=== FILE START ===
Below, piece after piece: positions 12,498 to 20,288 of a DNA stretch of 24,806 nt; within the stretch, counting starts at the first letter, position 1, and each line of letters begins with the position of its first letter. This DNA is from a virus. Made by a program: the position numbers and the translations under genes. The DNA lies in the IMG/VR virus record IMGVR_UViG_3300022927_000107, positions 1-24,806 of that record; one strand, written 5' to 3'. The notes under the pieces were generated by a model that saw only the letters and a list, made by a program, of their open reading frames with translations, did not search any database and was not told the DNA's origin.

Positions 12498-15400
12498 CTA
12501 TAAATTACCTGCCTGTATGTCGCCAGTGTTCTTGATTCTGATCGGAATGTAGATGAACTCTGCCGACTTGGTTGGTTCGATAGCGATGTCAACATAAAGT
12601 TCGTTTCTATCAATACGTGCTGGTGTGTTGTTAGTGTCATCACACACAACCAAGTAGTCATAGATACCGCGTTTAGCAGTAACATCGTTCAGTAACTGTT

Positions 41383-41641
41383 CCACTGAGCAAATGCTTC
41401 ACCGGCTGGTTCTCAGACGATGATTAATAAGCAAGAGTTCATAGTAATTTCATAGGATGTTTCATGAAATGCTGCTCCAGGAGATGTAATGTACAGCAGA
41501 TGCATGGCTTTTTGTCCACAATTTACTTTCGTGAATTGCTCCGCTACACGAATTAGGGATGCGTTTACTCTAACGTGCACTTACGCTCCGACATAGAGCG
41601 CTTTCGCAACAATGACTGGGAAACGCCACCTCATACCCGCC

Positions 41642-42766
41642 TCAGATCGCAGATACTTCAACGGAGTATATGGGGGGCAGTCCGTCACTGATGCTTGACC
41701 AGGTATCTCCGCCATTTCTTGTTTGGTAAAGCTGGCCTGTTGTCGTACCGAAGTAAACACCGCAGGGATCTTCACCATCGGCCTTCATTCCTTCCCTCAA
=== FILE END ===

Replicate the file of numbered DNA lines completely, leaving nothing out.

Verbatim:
Below, piece after piece: positions 12,498 to 20,288 of a DNA stretch of 24,806 nt; within the stretch, counting starts at the first letter, position 1, and each line of letters begins with the position of its first letter. This DNA is from a virus. Made by a program: the position numbers and the translations under genes. The DNA lies in the IMG/VR virus record IMGVR_UViG_3300022927_000107, positions 1-24,806 of that record; one strand, written 5' to 3'. The notes under the pieces were generated by a model that saw only the letters and a list, made by a program, of their open reading frames with translations, did not search any database and was not told the DNA's origin.

Positions 12498-15400
12498 CTA
12501 TAAATTACCTGCCTGTATGTCGCCAGTGTTCTTGATTCTGATCGGAATGTAGATGAACTCTGCCGACTTGGTTGGTTCGATAGCGATGTCAACATAAAGT
12601 TCGTTTCTATCAATACGTGCTGGTGTGTTGTTAGTGTCATCACACACAACCAAGTAGTCATAGATACCGCGTTTAGCAGTAACATCGTTCAGTAACTGTT

Positions 41383-41641
41383 CCACTGAGCAAATGCTTC
41401 ACCGGCTGGTTCTCAGACGATGATTAATAAGCAAGAGTTCATAGTAATTTCATAGGATGTTTCATGAAATGCTGCTCCAGGAGATGTAATGTACAGCAGA
41501 TGCATGGCTTTTTGTCCACAATTTACTTTCGTGAATTGCTCCGCTACACGAATTAGGGATGCGTTTACTCTAACGTGCACTTACGCTCCGACATAGAGCG
41601 CTTTCGCAACAATGACTGGGAAACGCCACCTCATACCCGCC

Positions 41642-42766
41642 TCAGATCGCAGATACTTCAACGGAGTATATGGGGGGCAGTCCGTCACTGATGCTTGACC
41701 AGGTATCTCCGCCATTTCTTGTTTGGTAAAGCTGGCCTGTTGTCGTACCGAAGTAAACACCGCAGGGATCTTCACCATCGGCCTTCATTCCTTCCCTCAA